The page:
Bev digging a pile of compost

Here’s how we did it:

First hundreds of volunteer-hours went into securing funding and finalizing the plans for this pea-pod shaped garden:


Thanks City of Edmonton, Dustin Bajer, The Parkallen Community League, The Parkallen Diggers, The Parkallen Re-development Committee and Robert Kirchner for your vision and your hard work.

Construction began with flagging the contours of the proposed garden on the site. Then we started digging drainage/irrigation swales. The swales utilize the natural slope of the land to gather precious rainwater towards the garden.

Robert, our leader, breaking new ground

The Parkallen Diggers beginning construction of the Parkallen Community Garden

Digging through sod is tremendously hard work.

Bev and Catherine

But dig we did.

Dustin leading the swale-digging crew

Next we assembled the ingredients for our lasagne garden — a no-till method of converting sod into soil.

Cardboard — thank-you City of Edmonton Waste Management for permission to gather it from depots
Straw — thank-you Barry and Steve and the rest of the staff at the UofA Research Centre (South Campus farm) for donating and delivering the bale
Compost — thanks Kevin
Mulch — thank-you Robert

Marlene - blogger and cardboard gatherer

Large, plain pieces of cardboard like these appliance boxes here are best for lasagne gardening.

It is important that the ground covered with a layer of cardboard (to kill the grass underneath) is wet (to increase the bio-activity) so you can either hose it down or, even better, cardboard mulch on a rainy day and hose it down, like we did. We were lucky to have access to the fire hose used to flood the adjacent hockey rink. Thank-you, Parkallen Community.

Dustin and Catherine cardboard mulching in the rain

The pieces should overlap at least a few inches.

We covered the entire area over a number of sessions. The next step was to sprinkle a very thin layer of compost on top of that (again, to increase bio-activity) and then to pile about a foot of straw on top of the cardboard.

The straw was hosed down and then a thicker layer of compost was spread over top of that.

A lot of local muscle and many wheelbarrow trips went into this endeavor.

Our volunteers were undaunted.

Then we filled in the irrigation swales and the centre pathway with bark mulch.

Robert sprinkled some barley seeds on top of everything to make sure there would be enough roots in place to hold everything down. The grass (from seeds in the straw) and the barley sprouts won’t have time to go to seed and can replace bark mulch (which would be hard to get out of the soil next spring).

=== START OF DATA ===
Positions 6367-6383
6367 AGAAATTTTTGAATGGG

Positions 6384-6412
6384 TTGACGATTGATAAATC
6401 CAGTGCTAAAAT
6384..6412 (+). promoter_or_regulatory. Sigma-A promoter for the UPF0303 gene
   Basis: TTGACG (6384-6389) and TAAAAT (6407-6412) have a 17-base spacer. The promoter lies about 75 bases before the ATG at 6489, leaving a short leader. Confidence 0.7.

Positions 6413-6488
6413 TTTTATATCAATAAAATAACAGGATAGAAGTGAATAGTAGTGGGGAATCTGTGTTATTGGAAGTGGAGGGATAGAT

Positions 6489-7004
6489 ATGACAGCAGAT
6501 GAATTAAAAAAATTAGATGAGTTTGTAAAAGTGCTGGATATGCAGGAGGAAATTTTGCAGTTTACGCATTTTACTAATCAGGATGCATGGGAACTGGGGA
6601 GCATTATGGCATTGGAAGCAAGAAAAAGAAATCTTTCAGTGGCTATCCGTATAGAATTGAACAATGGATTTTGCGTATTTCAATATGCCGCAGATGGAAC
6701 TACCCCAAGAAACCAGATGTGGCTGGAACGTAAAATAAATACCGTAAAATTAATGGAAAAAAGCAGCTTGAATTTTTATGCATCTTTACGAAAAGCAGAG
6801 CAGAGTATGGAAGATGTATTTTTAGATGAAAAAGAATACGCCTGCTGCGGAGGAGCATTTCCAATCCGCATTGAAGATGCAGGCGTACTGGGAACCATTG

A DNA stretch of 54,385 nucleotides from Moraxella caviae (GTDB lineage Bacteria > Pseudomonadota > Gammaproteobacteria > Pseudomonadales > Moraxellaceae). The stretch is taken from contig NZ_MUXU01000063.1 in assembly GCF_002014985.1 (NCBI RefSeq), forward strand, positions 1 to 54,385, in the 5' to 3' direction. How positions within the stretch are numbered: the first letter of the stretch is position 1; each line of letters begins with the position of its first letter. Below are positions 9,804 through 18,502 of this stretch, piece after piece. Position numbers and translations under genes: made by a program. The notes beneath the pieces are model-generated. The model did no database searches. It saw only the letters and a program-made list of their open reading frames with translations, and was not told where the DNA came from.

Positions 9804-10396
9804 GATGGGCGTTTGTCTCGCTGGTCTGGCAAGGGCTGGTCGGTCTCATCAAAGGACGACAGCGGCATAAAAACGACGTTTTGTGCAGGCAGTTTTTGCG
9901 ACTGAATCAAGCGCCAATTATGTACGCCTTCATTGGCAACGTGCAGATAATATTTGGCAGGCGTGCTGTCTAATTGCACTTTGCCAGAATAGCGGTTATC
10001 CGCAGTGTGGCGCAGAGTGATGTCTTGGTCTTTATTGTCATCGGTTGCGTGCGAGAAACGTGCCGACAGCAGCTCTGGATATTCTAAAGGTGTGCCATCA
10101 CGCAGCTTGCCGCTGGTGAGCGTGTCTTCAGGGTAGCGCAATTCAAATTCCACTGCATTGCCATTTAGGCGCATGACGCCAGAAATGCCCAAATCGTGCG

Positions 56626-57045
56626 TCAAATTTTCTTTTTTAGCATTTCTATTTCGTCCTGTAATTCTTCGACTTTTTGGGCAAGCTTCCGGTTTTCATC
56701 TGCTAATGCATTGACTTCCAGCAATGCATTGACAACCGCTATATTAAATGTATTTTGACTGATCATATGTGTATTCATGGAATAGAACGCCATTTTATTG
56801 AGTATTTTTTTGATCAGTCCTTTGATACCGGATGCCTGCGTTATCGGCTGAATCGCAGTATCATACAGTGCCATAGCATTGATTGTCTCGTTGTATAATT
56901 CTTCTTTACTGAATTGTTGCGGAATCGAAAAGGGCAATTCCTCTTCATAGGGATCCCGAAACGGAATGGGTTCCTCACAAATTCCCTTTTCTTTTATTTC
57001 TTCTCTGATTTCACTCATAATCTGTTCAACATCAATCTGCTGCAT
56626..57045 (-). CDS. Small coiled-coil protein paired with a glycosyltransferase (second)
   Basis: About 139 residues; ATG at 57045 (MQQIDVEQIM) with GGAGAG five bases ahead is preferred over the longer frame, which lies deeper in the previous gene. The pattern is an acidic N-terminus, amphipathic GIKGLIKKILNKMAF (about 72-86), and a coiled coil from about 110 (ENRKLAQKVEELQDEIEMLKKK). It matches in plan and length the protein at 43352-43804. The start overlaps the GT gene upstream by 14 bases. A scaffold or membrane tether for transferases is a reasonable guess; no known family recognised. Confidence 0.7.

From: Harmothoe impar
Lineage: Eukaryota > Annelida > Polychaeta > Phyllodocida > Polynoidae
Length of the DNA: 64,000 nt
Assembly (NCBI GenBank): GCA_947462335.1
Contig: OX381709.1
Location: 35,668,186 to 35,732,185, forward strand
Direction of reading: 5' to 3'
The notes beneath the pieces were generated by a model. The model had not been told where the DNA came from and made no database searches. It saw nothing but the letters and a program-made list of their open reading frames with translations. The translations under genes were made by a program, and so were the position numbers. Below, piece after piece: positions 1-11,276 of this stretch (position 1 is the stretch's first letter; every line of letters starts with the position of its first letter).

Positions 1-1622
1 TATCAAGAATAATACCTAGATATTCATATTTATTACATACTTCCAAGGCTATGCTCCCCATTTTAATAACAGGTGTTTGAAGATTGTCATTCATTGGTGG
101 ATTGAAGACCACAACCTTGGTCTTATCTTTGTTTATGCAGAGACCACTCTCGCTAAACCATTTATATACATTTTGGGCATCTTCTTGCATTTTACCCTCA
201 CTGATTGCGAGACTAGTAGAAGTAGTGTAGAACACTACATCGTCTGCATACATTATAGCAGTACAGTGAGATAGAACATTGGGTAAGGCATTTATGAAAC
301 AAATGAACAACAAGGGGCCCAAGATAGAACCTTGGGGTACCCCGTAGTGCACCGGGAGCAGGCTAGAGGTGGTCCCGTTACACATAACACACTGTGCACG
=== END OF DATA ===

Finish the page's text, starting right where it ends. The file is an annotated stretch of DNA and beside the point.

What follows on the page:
Now, against a backdrop of high-tech machinery we’re doing a radically low-tech thing: we’re putting down our shovels and waiting for the soil to build itself.

You know that old joke — in Alberta there are two seasons: winter and construction.

Happy Construction from the Parkallen Diggers.

The Parkallen Community Garden received official approval by the City of Edmonton on June 3, 2011. So we’re digging it this spring!

Future Site of the Parkallen Community Garden at 65th Ave in Ellingson Park

Well, we’re not actually digging it per se, as we’ll be using a no-till strategy to build the soil in our beautiful and innovative pea-pod garden. More on this to come….

Here are our final plans:

Thanks to Gilbert Catabay, landscape architect with the City of Edmonton; Dustin Bajer, master gardener and permaculture specialist; as well as all the people who attended the Parkallen Community Garden Design Charette on March 5, 2011 at the Parkallen Community League. What an exciting design!

Parkallen Pea Pod Garden Plan

The slight diagonal orientation of the garden follows the contour of the land, allowing for more even flow of rainwater into the garden as it runs downhill from the northeast. Community fruit trees and compost bins will be along the rink side of the garden. The garden will use run-off from the rink surface as well as rain water gathered in barrels.

The gravel pad (grey area on the right) will be accessible off the sidewalk on 65th Ave. The garden will run along the length of the hockey rink at Ellingson park. It will be built in phases, (right to left) and not all at once. The plan indicates 36 beds which occupy an area of roughly 400 square meters. Raised beds for gardeners with reduced mobility are also included in the plan.

The light brown lines through the garden are mulched pathways. It is designed using a keyhole gardening concept which means that the amount of cultivable land is maximized by making every square foot of garden accessible by the mulched keyhole pathways, but the amount of total area dedicated to pathways is minimized.

The Parkallen Community Garden is one phase of the Parkallen Park Re-Development Plan:

F.Y.I. this is not us:

This is a City of Edmonton construction laydown area for the road re-construction crews who will be replacing roads throughout Parkallen this summer.